Oropouche – a little-known virus becomes a sudden cause for concern

While dengue dominates the summer headlines, a rarely-noticed and poorly-understood disease — Oropouche fever — is spreading in record numbers

If you live in North America, Europe, Africa or Asia, you have likely never heard of Oropouche. Even among those working in the public health or infectious disease fields, the virus is largely unfamiliar. Pronounced o-ro-PU-chay, it is a vector-borne pathogen spread by small biting flies called midges and native to the tropical regions of Latin America, causing a broad range of symptoms in humans. And it’s currently spreading more widely than ever before, with five different countries now reporting substantial outbreaks.

All of which makes Oropouche fever an ideal topic for this inaugural edition of BlueDot Outbreak Insider, our new disease surveillance newsletter. You can sign up here to receive every edition of BlueDot Outbreak Insider, which will provide you with a snapshot of BlueDot’s latest industry-leading outbreak intelligence at regular intervals throughout the year.

Oropouche 101: What it is and how it spreads

The Oropouche virus is an arbovirus named for the region of the Caribbean nation of Trinidad and Tobago where it was first identified in 1955. And while there have been occasional Oropouche fever outbreaks of note in the intervening 69 years, the world has never seen anything like the virus’ recent activity.

Oropouche fever outbreaks have now been reported in five countries: Brazil, Bolivia, Columbia, Peru and most recently Cuba. It’s the first time so many countries have simultaneously reported Oropouche fever cases — and the first time ever for Cuba, evidence that the virus’ geographical footprint is expanding.

Global number of cases of Oropouche virus over time
Figure 1: Global number of cases of Oropouche virus (OROV) over time and OROV cases by country for more than 10 reported cases since November 2023. Source: BlueDot Human Cases and Deaths API.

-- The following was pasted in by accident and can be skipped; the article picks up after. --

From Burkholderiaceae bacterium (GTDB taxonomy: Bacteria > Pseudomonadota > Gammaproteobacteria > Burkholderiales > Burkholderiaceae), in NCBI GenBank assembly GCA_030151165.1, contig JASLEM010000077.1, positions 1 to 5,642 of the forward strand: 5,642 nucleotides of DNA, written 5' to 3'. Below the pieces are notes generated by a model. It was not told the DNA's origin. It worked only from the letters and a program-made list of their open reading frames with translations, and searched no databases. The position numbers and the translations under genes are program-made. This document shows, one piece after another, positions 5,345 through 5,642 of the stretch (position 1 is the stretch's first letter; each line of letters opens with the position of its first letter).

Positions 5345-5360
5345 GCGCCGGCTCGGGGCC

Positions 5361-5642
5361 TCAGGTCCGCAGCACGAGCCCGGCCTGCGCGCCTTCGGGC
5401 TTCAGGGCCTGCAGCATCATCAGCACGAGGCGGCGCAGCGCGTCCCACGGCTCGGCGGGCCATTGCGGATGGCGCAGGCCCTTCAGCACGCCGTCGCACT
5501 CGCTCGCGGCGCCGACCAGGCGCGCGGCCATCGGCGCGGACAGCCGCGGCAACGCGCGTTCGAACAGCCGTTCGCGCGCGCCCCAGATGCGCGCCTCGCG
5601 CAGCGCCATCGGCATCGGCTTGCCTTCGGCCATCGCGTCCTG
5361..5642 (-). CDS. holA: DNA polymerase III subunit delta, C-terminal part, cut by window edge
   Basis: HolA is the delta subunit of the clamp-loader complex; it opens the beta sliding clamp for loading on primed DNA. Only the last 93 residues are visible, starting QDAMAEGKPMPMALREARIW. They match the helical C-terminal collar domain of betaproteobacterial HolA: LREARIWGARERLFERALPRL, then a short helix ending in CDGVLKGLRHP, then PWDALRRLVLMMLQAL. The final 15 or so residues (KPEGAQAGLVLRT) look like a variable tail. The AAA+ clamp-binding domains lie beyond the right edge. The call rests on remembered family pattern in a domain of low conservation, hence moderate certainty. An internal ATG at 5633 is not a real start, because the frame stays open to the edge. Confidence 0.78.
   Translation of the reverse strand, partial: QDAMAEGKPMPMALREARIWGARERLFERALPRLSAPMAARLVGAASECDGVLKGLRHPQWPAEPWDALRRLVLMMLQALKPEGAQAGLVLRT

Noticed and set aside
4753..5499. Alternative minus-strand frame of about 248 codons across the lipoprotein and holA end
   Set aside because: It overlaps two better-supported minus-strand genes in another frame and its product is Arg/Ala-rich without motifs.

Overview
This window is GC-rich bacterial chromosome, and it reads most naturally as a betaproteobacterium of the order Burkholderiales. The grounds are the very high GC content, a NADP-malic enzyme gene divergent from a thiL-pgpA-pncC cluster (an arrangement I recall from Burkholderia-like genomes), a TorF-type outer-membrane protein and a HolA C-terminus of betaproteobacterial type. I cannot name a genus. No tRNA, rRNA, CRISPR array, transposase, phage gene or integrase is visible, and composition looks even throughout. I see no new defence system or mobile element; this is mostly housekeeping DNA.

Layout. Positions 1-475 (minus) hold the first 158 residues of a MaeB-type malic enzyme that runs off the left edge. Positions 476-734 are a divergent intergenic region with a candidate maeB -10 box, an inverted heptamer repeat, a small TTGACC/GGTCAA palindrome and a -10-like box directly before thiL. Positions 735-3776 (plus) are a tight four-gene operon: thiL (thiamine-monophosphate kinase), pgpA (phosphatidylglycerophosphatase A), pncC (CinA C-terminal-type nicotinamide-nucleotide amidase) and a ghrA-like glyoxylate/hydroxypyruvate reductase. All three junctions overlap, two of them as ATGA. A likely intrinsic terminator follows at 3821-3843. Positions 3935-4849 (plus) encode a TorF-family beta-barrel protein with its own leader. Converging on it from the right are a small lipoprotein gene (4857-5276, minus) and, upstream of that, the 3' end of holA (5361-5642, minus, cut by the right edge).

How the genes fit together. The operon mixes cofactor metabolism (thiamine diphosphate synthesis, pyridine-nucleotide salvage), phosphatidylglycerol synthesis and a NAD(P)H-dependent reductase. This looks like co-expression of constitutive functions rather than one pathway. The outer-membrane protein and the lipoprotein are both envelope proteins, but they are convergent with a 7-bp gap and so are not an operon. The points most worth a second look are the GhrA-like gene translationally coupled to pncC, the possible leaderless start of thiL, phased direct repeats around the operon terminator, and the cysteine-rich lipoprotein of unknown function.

That footprint could get bigger still: the disease’s principal vector is the Culicoides paraensis midge, whose presence has been detected from the northern United States down to southern Argentina. As the map below shows, the vast majority of Latin American countries are familiar with C. paraensis, and most of those have reported Oropouche fever outbreaks in the past.

Reported presence of the C paraensis vector
Figure 2: Reported presence of the C. paraensis vector and previous reports of OROV outbreaks (1955- May 2024). Files MA, Hansen CA, Herrera VC, Schindewolf C, Barrett ADT, Beasley DWC, Bourne N, Milligan GN. Baseline mapping of Oropouche virology, epidemiology, therapeutics, and vaccine research and development. NPJ Vaccines. 2022 Mar 17;7(1):38.

The Oropouche virus causes symptoms in humans that include acute fever and muscle pains lasting from 2 to 5 days. More than half of Oropouche fever cases also can present with symptoms such as dizziness, light sensitivity (known clinically as photophobia) and joint pain.

4 Top Takeaways on Oropouche

1. It’s spreading like never before. For the first time ever, five countries — Brazil, Bolivia, Colombia, Peru, and Cuba — have reported recent and or/active Oropouche virus outbreaks. In Cuba’s case, it’s the country’s first-ever outbreak of the disease — which indicates it’s now spreading farther afield than usual.

2. It’s vector-borne. While outbreaks are currently limited to tropical regions, the range of Oropouche’s primary vector, the C. paraensis midge, reaches from southernmost Argentina to the Great Lakes region of North America.

3. Its symptoms are mild but can be persistent. There have been no recorded fatalities due to Oropouche virus, but the disease’s symptoms (fever, muscle aches) can recur 2 to 3 weeks following initial recovery and in some other cases can lead to neurological complications such as meningitis.

4. It’s easily mistaken for dengue. Both Oropouche and dengue fevers are caused by arboviruses with initial symptoms that can overlap, but whose epidemiologies are decidedly different, underscoring the need for broader testing and deeper research.

Those symptoms are similar to other vector-borne viruses such as malaria, chikungunya, Zika and most notably dengue, which has been top-of-mind among infectious disease and public health officials due to the unprecedented global scale of its outbreaks this year. Indeed, if Oropouche fever is not tested for, it can be easily mistaken for dengue — and testing capacity for Oropouche is currently not widespread, even in the countries now reporting outbreaks, which leads BlueDot to believe that the Oropouche virus is currently under-detected.